The beginnings of eSignus and HASHWallet

eSignus
eSignus
Oct 17 · 4 min read
Photo by Matt Sclarandis on Unsplash
Photo by Matt Sclarandis on Unsplash
Photo by Matt Sclarandis on Unsplash

We have to go back to 2004 to get to the beginnings of what today is the eSignus project. In the search for a solution to the repudiation of transactions carried out in the digital environment, an investigation is carried out in the IUMA, which concludes with a patent focused on online security for the financial sector. The patent describes a device with the size of a calculator, which reads the transaction from the monitor of a PC and then signs that transaction on that secure device. The idea behind it was to ensure that the transaction could only have been signed by the user who owned the device.

In 2004, neither online banking nor online sales had the development they have today, but there were already problems with the repudiation of transactions and user distrust was an important factor for the growth of these online environments.

In 2012, Ingeniería Electrónica Canaria, with José Ramón Sendra in charge, decided to carry out an R&D project with CDTI funds, the objective of which was to develop a technology that would both solve the repudiation problems that were not resolved by the initial solution and achieve a device format that would facilitate adoption by the end user. The budget for this project amounted to approximately 1.5 million Euro. It allowed the company to develop the technology and reach a prototype for both hardware and software. The Fábrica Nacional de Moneda y Timbre participates in the project as a suppliers of the device’s cryptoprocessor and Plastic Logic as supplier of the electronic ink screens.

What is built is a device with a totally disruptive technology, with an smart card format that has the following characteristics:

  • A format similar to that of a credit card, except for the thickness that was not reached in the prototyping stage.
  • A bluetooth antenna.
  • A keyboard
  • An electronic ink screen.
  • The crypto processor of the Spanish electronic ID card.
  • A battery.

The goal of this development was to solve the authentication and signature of documents or transactions for online banking users, ensuring the non-repudiation of transactions and the impossibility of fraud or impersonation of the user.

The basis of the technology used is PKI. The non-programmable device generates the pairs of public-private keys, that will serve the user to authenticate or sign transactions in a secure environment, the card. In addition, the fundamental concept of cryptography “What you see is what you sign” was developed through the implementation of the electronic ink screen, which until now had not been implemented in this format or with this concept.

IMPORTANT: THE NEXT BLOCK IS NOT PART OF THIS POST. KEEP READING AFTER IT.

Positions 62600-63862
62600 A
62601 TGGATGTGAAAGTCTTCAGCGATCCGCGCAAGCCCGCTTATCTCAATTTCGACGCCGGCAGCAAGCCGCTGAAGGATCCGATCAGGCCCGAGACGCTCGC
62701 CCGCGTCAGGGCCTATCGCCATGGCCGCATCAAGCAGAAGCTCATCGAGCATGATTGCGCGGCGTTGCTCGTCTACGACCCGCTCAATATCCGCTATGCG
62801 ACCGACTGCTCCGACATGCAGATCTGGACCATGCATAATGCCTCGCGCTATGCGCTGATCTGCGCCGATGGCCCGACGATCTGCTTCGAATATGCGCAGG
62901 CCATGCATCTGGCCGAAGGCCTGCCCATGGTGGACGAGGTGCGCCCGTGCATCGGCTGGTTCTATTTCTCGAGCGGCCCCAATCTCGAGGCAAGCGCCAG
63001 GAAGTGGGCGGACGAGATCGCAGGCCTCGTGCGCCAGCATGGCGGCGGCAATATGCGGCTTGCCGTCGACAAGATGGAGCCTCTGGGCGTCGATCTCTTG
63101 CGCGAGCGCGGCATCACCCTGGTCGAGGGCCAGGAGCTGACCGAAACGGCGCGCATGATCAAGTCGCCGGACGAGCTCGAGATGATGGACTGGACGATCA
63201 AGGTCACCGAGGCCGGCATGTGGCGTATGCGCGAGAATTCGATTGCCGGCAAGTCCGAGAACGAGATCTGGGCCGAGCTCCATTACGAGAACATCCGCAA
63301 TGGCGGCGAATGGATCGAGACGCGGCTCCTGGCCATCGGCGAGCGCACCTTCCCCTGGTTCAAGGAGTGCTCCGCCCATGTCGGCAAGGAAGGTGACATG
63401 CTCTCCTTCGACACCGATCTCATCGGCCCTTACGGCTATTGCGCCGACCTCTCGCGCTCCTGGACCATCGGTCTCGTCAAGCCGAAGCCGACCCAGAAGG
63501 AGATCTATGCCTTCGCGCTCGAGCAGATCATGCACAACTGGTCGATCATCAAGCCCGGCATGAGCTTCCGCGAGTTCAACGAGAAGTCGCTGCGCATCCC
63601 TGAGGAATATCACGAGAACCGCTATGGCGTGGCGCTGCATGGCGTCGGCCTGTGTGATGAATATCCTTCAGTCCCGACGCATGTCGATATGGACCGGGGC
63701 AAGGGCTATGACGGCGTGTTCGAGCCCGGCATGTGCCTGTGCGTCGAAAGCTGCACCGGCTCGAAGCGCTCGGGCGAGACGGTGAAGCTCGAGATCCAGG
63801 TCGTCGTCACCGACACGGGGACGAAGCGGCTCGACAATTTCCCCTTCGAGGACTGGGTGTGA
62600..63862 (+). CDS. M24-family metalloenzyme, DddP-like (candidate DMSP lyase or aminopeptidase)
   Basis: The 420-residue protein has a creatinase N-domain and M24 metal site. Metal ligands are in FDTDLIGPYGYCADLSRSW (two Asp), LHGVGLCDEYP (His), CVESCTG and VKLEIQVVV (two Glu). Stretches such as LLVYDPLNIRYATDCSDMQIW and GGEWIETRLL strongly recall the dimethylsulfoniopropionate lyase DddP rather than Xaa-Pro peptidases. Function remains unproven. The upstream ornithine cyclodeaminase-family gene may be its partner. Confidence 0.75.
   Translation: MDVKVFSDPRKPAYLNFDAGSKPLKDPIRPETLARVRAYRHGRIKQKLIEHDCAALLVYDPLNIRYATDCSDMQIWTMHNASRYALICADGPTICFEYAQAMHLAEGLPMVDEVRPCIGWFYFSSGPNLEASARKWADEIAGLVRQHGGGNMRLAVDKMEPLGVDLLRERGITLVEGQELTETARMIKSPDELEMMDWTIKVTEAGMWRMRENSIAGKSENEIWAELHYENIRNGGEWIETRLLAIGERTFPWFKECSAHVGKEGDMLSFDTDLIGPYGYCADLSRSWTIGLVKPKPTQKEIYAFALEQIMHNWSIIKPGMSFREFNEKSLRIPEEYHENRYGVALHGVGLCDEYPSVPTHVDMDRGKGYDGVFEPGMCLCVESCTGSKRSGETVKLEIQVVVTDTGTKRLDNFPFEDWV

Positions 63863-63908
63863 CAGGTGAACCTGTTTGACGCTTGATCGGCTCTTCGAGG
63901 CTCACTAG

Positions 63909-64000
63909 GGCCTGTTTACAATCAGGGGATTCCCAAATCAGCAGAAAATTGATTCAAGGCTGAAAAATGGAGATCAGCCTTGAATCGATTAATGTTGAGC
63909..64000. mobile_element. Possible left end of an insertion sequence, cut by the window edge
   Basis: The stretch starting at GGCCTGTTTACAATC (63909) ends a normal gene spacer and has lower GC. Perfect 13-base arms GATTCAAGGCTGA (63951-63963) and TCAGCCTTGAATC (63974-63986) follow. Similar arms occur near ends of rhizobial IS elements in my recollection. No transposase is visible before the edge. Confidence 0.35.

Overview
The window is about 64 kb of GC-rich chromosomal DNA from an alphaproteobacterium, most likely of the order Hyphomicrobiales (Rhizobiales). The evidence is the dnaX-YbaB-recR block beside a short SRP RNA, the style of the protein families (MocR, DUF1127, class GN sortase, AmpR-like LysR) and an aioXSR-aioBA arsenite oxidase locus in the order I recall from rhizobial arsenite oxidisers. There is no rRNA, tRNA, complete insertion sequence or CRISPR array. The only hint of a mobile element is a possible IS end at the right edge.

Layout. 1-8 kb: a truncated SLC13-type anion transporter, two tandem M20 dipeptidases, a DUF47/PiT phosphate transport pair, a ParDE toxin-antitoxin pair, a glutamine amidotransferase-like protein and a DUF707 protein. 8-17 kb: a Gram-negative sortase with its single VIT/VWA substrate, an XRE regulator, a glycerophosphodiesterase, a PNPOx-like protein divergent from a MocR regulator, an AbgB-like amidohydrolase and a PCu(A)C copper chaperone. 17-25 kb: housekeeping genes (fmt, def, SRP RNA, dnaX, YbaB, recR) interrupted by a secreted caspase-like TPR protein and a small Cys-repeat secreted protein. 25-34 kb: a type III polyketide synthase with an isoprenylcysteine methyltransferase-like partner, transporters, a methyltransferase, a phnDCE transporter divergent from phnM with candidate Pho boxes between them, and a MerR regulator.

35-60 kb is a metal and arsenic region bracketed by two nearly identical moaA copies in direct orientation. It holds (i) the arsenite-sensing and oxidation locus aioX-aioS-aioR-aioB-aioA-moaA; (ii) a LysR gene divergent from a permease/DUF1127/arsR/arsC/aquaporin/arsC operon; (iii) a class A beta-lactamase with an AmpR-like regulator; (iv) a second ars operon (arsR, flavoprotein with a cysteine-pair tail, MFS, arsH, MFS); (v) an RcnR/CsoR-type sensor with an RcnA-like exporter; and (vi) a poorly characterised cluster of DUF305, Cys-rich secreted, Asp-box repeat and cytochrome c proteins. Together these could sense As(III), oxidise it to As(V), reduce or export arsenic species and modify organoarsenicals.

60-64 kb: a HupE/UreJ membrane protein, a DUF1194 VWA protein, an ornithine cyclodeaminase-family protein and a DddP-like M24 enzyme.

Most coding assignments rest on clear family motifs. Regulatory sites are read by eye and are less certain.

After many meetings with important players in the banking sector, we realized that we had found the solution to a problem that really existed in the market, but the solution hardly fit with the cost structure of this sector. Banks have a high “perceived security” by the user, although fraud in the banking sector exists and affects an increasing number of users. At that time our solution was a significant investment in cost per user that would solve a problem that was covered by insurances but that, on the other hand, involved many departments within the bank, making it difficult to implement. We even explored the certification of the device as a payment method by Visa or Mastercard, which would turn it into a wallet of all the credit and debit cards that the user owned, but at that time a business model like that of Curve was unthinkable for both international brands and banks.

In 2014 we discovered Blockchain technology in depth. We had heard about Bitcoin, but we had never stopped to analyze the technology behind this new way of exchanging value. We quickly realized that Blockchain technology and the development that had taken place over the years with eSignus had a lot in common. We had developed a Hardwallet without knowing it.

Because Bitcoin was totally incipient, we did not initially make any decision about this potential market. The number of Bitcoin users was residual when compared to the financial sector and we were not sure that it would have the significant growth needed to reorient the project toward this new market.

Parallel to the Blockchain world, smartcard solutions focused on payment methods such as Plastc, Stratos and Coin and even Mastercard and Visa cards with OTP and integrated eInk screens started to appear. From a manufacturing perspective it was big news. One of the most significant challenges of the project was to implement new flexible circuitry technology and electronic ink displays using massive production processes with meager failure rates.

Along the way, the eSignus project was frozen in development, but both José Ramón Sendra and I kept the attention in the banking sector and in the advance of Blockchain adoption. In 2018 we decided to start a new project based on the experience and the technology that we had developed previously.

The number of users in Cryptocurrencies environments is growing significantly and companies are beginning to take seriously Blockchain improving their processes and building new business models. But for Blockchain to become a technology that is massively adopted by both companies and end users, it is necessary to solve security problems with private keys, usability and speed in signing transactions.

So, here begins our exciting journey in building a new solution called HASHWallet. In this blog we will tell you, how we are developing it and provide the team and the project updates in future posts.

eSignus

Written by

eSignus

eSignus is a consultancy firm experienced in the financial, technology and crypto security sectors. We run HASHWallet, the most secure hardwallet in the market.

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